Henrik Fisker has quit as executive chairman of Fisker Automotive, the plug-in hybrid car company he founded in 2007. A dispute with other executives over a survival strategy for the struggling start-up led to his departure. A former designer for BMW, Ford and Aston Martin, Fisker created the high-style Karma, a $100,000-plus plug-in luxury car with a backup gasoline engine similar to the powertrain of the Chevrolet Volt. But the company has been beset by problems: It sought investors and infusions of cash to stay afloat. Though the company is based in California, the cars were built by a contract manufacturer in Finland. Only about 2,500 Karmas have been made, and production has been suspended. Talks reportedly have included Chinese auto companies, including Volvo owner Zhejiang Geely. – USAToday
Dominant Social Theme: A setback, but electric cars are the wave of the future.
Free-Market Analysis: We've written about electric cars quite a bit because it is such an obvious elite meme. There is no use for electric cars that we can see, no clamor for them. But nonetheless they have been rolled out in endless waves accompanied by great grants of federal dollars.
These cars have been accompanied by tremendous adulation as well. Thousands of articles have been written celebrating them even though the reasons for the celebrations are minimal, indeed.
These cars have little or no range and thus need recharging often, are often sloppily made and cramped from carrying gigantic batteries onboard.
We've written this is a kind of meme, sponsored by government money and climate change zealots. We've also predicted that the whole electric car fad will likely die down again unless significant breakthroughs are realized. We've focused especially on the Fisker Karma, and you can see our articles here:
Now it appears that company's founder is leaving Fisker – amidst reports that the company has suspended production. Competitor Tesla just announced it was pushing back production of a new model as well. Here's more from the USA Today article:
Among Fisker's problems:
• In May of 2011, the Department of Energy froze payouts from a $529 million loan it had agreed to give Fisker because the automaker missed deadlines that were part of the deal. Fisker had borrowed about $193 million of the total at the time, much of which had been used for design work. The rest was to have been spent to develop and build a second, less-expensive vehicle — the $55,000 Atlantic sedan — at a refurbished General Motors plant in Delaware.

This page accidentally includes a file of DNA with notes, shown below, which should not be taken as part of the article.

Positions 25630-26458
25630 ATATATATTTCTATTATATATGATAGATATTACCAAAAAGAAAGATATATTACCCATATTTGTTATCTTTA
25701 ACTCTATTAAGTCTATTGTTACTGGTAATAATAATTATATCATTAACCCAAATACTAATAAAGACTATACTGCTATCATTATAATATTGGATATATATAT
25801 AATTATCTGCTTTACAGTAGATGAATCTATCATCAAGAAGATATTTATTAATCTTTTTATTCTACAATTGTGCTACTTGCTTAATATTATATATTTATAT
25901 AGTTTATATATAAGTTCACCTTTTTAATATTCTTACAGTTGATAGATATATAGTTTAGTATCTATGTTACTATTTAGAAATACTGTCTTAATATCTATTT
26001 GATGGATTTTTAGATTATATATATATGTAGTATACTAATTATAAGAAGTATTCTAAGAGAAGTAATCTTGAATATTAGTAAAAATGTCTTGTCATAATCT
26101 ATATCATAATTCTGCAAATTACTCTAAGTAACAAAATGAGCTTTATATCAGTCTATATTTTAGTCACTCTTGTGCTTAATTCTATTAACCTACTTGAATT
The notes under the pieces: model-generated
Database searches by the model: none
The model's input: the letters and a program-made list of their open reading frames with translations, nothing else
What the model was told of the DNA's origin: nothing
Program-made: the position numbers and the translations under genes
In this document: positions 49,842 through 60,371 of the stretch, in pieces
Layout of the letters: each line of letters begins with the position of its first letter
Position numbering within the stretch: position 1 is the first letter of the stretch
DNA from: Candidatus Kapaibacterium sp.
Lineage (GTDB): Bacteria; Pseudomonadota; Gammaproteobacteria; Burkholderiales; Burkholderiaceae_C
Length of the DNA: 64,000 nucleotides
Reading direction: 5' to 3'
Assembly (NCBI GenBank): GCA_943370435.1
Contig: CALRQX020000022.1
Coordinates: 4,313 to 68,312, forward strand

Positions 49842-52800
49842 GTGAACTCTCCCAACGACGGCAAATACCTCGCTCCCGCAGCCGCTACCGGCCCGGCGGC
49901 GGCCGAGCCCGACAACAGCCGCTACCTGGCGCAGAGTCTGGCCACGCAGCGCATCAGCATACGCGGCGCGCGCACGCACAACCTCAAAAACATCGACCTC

• The company lost its only supplier of batteries for the Karma when A123 Systems filed for bankruptcy protection last fall. That not only affected batteries for new cars but batteries that Fisker says it is owed to replaced defective units that led to a recall of 2012 Karmas last year. A123 has sought to void the Fisker deal.
The sale of most A123 Systems assets, including its plants, to a Chinese company has been approved by the bankruptcy court. Fisker has creditor claims and a lawsuit pending.
• In December, influential Consumer Reports gave the Karma "a failing grade" because of multiple problems with its test vehicle. "The car didn't always run. I cannot recall a vehicle we ever tested that had this many issues, or had to be flat-bedded away," says Jake Fisher, head of auto testing at CR.
• At least two owners reported that their Karmas caught fire while parked, and the Karma was recalled for a potential cooling fan problem that could lead to a fire.
• The company lost 338 new cars that were flooded at a port in New Jersey last fall when Superstorm Sandy struck, including 16 that burned after the saltwater caused a short circuit.
The last bullet point above is especially ironic as the loss of the Fisker automobiles ended up providing Fisker with a good deal of operating cash from insurance reimbursements. Critics say the reason the cars were at the port in the first place was that dealers were slow to take delivery.
Fisker's problems may well be insurmountable. Large companies like GM and Toyota have also had a good deal of difficulty unloading electric or hybrid cars, but the deep pockets of these companies have allowed production to continue.
It is difficult to interpret the endless fostering of electric cars as a market-driven effort. Instead one returns to suspicions that central planning is behind a good deal of these offerings.
As Smart Meters are rolled out, as regulations involving carbon dioxide continue to be passed by legislatures, as energy continues to be rationed via legal fiat, the groundwork is obviously being laid for continued expansion of the electric car industry.
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